The latter machine, however, was not designed to be associated with an automatic welding machine, and so the relatively imprecise action of the thickness sensor was satisfactory.
A first purpose of the invention is to propose an assemblage, called a "line," of means permitting metal blanks within thickness tolerances and of identical dimensions to be held, rolled and welded automatically (i.e., normally without human intervention).
To understand the technological background of the invention, publication EP 0426258 (THOMASSEN) may be consulted, which describes a machine of this kind, comprising mainly means for bending the blanks, means for the discontinuous transfer of the bent blanks, and welding means.
A problem of this machine is that the edges of the blanks are resistance welded overlapping one another; the applications of the ferrules obtained are limited for safety reasons since their strength is not sufficient to permit them to accommodate, if necessary, a product under pressure.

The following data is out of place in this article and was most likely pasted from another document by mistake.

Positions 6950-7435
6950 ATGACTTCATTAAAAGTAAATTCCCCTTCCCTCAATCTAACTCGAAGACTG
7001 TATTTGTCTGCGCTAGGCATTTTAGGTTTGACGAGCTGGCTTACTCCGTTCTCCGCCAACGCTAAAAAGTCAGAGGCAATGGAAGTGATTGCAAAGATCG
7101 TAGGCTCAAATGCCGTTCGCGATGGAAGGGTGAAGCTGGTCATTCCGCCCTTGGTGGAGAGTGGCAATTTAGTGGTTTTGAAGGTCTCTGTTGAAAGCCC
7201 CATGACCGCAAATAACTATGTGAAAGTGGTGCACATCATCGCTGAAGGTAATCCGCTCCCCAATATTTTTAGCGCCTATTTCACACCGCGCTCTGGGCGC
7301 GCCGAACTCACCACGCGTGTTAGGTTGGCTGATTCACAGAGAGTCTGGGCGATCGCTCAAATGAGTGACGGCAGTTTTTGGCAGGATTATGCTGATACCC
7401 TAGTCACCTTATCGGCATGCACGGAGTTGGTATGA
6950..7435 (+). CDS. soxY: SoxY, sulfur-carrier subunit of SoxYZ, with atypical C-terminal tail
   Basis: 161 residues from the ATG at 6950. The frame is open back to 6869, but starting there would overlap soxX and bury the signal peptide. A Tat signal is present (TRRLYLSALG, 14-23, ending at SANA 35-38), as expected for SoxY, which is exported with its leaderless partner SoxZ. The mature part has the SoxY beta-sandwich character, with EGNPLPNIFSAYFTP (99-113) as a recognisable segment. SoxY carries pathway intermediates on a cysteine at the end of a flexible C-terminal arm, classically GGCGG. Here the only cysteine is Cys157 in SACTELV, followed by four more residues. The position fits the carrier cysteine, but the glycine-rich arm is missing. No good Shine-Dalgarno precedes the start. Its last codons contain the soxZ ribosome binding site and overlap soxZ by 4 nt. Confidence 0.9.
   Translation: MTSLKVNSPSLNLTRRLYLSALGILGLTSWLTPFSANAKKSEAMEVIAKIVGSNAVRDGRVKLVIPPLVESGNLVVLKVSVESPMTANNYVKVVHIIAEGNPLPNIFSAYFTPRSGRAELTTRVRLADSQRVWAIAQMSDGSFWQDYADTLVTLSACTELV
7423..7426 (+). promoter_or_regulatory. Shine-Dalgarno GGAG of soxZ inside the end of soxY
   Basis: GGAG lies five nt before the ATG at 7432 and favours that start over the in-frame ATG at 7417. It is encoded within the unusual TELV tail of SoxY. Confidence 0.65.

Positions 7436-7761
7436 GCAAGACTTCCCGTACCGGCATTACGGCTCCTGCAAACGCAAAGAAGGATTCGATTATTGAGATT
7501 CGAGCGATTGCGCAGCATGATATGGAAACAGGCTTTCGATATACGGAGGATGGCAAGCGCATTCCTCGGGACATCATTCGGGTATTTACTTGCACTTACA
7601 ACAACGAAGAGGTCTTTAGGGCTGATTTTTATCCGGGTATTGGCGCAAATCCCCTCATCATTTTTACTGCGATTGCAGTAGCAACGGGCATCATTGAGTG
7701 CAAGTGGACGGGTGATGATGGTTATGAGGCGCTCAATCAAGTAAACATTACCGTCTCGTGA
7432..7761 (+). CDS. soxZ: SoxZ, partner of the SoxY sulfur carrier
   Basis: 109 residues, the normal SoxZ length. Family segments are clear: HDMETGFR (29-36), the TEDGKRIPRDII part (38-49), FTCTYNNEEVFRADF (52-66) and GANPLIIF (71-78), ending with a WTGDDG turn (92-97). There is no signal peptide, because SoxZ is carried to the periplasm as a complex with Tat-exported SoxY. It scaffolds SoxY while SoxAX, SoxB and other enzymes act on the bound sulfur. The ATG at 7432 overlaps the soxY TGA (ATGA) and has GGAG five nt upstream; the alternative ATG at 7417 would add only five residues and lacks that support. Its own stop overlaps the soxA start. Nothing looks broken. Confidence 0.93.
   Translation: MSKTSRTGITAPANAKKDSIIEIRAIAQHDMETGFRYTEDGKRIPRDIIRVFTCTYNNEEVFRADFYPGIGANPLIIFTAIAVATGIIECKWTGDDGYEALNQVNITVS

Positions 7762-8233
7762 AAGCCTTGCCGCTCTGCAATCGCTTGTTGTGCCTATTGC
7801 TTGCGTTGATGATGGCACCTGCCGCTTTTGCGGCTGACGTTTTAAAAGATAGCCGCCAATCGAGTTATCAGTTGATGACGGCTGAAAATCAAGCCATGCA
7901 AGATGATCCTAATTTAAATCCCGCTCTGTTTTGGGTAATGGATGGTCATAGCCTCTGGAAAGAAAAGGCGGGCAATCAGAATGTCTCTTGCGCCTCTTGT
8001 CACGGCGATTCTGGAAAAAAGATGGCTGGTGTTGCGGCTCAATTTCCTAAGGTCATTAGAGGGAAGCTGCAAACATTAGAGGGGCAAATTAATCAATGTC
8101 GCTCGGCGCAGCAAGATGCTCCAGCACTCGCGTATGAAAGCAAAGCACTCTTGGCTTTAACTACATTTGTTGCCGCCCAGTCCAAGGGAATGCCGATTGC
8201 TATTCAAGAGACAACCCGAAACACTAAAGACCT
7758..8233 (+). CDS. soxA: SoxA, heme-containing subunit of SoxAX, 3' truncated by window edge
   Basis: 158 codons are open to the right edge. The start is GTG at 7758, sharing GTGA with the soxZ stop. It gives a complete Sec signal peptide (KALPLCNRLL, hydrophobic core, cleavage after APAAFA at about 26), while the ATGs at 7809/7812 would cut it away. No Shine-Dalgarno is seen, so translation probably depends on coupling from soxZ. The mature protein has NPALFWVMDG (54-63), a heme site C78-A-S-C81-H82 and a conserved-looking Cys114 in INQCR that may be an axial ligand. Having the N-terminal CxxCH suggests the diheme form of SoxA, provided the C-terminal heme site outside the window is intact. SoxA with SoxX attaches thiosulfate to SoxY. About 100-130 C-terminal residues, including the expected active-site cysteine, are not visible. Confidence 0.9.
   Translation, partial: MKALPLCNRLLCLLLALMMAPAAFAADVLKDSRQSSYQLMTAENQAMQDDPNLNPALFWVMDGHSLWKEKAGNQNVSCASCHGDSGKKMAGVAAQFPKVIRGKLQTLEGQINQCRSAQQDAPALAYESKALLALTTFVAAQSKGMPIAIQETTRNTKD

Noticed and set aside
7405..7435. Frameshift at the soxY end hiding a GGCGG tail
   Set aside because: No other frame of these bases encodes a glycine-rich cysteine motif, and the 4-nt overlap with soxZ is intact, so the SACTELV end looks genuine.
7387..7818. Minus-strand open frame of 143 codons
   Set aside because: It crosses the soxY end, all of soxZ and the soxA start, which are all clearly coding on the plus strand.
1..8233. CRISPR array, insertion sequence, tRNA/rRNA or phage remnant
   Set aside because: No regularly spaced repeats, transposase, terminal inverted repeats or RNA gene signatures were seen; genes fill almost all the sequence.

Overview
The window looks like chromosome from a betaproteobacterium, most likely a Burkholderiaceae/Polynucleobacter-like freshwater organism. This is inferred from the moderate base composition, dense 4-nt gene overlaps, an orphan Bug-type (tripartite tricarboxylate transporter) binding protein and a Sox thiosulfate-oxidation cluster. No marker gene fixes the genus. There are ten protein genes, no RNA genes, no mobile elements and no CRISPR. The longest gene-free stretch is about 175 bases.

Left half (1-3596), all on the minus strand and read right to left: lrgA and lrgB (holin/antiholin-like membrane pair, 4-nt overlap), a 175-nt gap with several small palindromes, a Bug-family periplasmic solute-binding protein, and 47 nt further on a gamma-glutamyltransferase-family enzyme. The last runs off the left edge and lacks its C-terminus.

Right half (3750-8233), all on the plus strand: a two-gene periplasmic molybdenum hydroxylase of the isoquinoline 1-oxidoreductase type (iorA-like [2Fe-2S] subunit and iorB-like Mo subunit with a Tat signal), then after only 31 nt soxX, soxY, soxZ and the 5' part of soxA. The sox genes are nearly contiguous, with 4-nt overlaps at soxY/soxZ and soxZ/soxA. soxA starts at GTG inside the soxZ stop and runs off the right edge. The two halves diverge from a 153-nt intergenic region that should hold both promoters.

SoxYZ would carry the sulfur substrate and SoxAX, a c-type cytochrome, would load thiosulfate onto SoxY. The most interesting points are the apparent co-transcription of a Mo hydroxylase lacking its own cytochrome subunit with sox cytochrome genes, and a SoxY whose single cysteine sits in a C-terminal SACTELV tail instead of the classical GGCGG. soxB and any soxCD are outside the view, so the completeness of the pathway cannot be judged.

Also, a second purpose of the invention is to propose a machine satisfying the first purpose mentioned, permitting the butt-welding of the rolled blanks in order to render the ferrules obtained capable of accommodating products under pressure.
The problem to be solved for the purpose of satisfying the second purpose is how to hold the rolled blanks in a position permitting them to be welded, while on the one hand holding the edges together, and on the other hand keeping the end surfaces parallel.